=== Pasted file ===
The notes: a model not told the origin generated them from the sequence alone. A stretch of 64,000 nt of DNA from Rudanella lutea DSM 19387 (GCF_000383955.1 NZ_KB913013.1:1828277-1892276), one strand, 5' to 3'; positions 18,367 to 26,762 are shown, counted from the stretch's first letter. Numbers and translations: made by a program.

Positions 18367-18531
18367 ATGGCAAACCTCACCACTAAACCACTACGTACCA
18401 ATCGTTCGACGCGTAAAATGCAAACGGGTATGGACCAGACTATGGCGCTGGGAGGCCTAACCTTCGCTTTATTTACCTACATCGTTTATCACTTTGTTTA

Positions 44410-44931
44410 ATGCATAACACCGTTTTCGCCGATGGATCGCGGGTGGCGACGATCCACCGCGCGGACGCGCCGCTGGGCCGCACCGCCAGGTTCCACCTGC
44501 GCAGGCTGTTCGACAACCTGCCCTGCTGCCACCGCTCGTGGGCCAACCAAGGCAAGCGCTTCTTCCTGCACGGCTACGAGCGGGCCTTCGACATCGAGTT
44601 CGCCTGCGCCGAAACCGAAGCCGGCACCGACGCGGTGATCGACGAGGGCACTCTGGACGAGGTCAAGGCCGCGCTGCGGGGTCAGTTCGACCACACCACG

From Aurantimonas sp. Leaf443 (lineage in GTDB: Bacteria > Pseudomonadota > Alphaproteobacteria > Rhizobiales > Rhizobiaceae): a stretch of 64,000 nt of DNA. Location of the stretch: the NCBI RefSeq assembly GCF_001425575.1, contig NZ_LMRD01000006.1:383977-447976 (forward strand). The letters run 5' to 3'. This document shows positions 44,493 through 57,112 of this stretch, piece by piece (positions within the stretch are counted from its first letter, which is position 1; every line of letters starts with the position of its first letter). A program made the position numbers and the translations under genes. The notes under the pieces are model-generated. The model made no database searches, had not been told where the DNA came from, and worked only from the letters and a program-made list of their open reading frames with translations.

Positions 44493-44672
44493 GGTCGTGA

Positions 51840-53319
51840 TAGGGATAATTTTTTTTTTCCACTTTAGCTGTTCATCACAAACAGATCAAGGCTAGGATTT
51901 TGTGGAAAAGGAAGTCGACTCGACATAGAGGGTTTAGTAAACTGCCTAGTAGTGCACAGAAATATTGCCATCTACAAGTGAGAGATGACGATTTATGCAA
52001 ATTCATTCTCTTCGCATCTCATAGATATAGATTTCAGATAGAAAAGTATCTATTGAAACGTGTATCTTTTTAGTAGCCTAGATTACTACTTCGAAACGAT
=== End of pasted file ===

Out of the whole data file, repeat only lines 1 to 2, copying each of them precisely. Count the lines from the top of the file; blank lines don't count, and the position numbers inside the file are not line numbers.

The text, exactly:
The notes: a model not told the origin generated them from the sequence alone. A stretch of 64,000 nt of DNA from Rudanella lutea DSM 19387 (GCF_000383955.1 NZ_KB913013.1:1828277-1892276), one strand, 5' to 3'; positions 18,367 to 26,762 are shown, counted from the stretch's first letter. Numbers and translations: made by a program.

Positions 18367-18531